These sketches make both of my daughters (and my spouse) sound all glowing and goody-two-shoes, and anyone who has known them, realizes they are each real people and far from perfect. I have certainly journaled and complained (sometimes in very gentle, politically-correct terms) about the less-than-picturesque moments inside our family. Like all of us, my family members (living and departed) are each complex, imperfect and vitally intricate in character: gifted, troubled, challenged, determined, intelligent, cranky, beautiful (okay, handsome for Chris), moody, selfish, generous, always changing and growing.
My narrations cannot really depict the many Dana Farber and Childrens Hospital care providers who made Jessie’s life so rich, because she spent so much in their care. Many of them remain close friends and are still part of our lives. We had primary teams that followed Jessie for six years. Many people knew her from her frequent visits to their stations or services in the hospital or clinic. And some people we met just a few times, or never saw at all, although they helped us. Nurses, doctors, surgeons, oncologists, geneticists, transplant specialists, pain management specialists, infectious disease specialists, GI specialists, lung and cardiac specialists, nutrition specialists, eye doctors, dentists, clinical assistants, nursing assistants, technicians, respiratory therapists, radiologists, radiology oncologists, lab technicians, pharmacists, anesthesiologists, therapists, counselors, playroom specialists, resource room specialists, medical clown units, music therapists, art therapists, volunteers, and even a visiting dog! Can you imagine how many people were involved in her life and her care?!
Surely you can understand why my husband Chris and daughter Sarah will ride this weekend. We didn’t have a happy ending, but we had a special, memorable life together. Cancer didn’t define us, though it certainly shaped much of our life as a family.
We want even more for other children, other families. We want happy endings for everyone. Actually, we’d like empty oncology units and transplant rooms and eventually we’d like to put those units of the hospital out of business, because everyone is cured, and cancer is an archaic fact.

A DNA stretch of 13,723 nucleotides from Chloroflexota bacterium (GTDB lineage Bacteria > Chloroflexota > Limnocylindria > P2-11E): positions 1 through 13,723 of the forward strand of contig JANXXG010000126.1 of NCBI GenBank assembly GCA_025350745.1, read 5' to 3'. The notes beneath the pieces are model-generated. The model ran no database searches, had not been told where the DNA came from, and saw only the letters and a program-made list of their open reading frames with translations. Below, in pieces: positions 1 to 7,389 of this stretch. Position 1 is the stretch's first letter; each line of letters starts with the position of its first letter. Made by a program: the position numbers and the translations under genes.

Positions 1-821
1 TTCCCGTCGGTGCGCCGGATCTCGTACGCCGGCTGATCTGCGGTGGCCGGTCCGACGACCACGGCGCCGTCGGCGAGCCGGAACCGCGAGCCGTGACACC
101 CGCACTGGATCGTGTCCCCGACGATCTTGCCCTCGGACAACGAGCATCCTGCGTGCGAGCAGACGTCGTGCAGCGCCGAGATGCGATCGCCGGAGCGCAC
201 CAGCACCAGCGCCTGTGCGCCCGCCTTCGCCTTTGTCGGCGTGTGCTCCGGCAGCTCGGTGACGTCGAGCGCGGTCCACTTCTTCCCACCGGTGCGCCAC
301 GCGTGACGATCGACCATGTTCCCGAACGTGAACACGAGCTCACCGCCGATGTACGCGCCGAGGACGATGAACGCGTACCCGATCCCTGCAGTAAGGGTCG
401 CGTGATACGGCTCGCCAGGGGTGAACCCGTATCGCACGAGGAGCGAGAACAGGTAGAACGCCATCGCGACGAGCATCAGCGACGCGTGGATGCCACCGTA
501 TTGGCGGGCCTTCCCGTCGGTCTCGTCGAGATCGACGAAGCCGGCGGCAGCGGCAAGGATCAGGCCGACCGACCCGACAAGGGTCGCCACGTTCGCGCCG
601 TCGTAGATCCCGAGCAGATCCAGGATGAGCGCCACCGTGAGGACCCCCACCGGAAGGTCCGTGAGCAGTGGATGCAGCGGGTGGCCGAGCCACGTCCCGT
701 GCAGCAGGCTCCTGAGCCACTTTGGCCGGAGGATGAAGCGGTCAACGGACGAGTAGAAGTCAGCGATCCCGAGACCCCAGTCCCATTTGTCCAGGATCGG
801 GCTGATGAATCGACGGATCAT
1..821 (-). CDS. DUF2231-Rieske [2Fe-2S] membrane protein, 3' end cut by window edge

Although Dana Farber and other research organizations have improved the odds for many children and adults, we’re not done yet. Not even close. All of us know, or will know, someone affected by cancer. It might be in our own bodies, or diagnosed within our immediate family or a close friend or colleague. It will touch your life, if it hasn’t already.
Our goal, for now, is to work toward happier endings. To tell anecdotes with more satisfying results and even greater chances of long-term remission and healthy lifespans. We have come a long way. 50 years ago, leukemia was a death sentence for virtually all children. Now their chances are amazing. The same is true for many other pediatric diagnoses, though not all forms of cancer have such good outcomes.
Regardless of how optimistic the statistics may be, it’s all or nothing when it’s a single life. Sure, the chances of survival are about over 80%. But you can’t be 85% cured. In the end, you have it or your don’t. You stay in remission, or you don’t. It’s 0% or 100%. We want 100% for everyone.
Eventually, you will be able to be vaccinated to prevent some forms of cancer. Or there will be a genetically-tailored response to your specific cancer, that will target only the bad cells and not harm the remainder of your body on a cellular level, as it arrests and eliminates the cancer. It’s begun already.
For more facts and figures, I offer you these resources:
- PMC info about cancer
- American Childhood Cancer Association (formerly Candlelighter’s) information about childhood cancer
- American Cancer Society’s overview of cancer (basic)
- Dana Farber
- Dana Farber’s healthy library
Our town’s local weekly newspaper, the Ipswich Chronicle, interviewed our PMC participants. Movingly, they asked the question, “In one word, what emotion best captures your experience in the Pan Mass Challenge?”
The answers in our town were these:
- Chris Doktor: Gratitude. I continue to be grateful for that I can ride in memory of my 9-year-old daughter Jessie and do so with my surviving daughter Sarah. I’m grateful that I can share this experience with her for the fourth year. I am also grateful Dana Farber kept Jessie aliveby keeping her cancer in check for six years. I am grateful research continues to expore answers to this dilemma we call cancer.
- Bill Gram: Faith.
- Bob Caruso: Inspiring.
- Sarah Doktor: Challenging.
- Diana Lannon: It’s difficult to distill down to one word what emotion best captures my experience in the Pan Mass Challenge. I actually tjought about I on my ride today. I would say the words are gratitude and love.
- Paul Slack: Sorry but I have three – love, sadness and hope.
- Logan: Transformational.
Me? I’ll be there at water stops and the finish line with camera, extra water, emergency gear, and cow bells. Clang-clang! Someone has to be the crowd along the sidelines for this event. When Chris was asked by the Ipswich Chronicle reporter about his favorite part of the ride? He answered, “Seeing all the people along the route – waving, offering water, holding signs of thanks and encouragement, reaching out to touch a hand … as well as arriving at the first water stop — all the excitement and enthusiasm of the volunteers is inspiring!”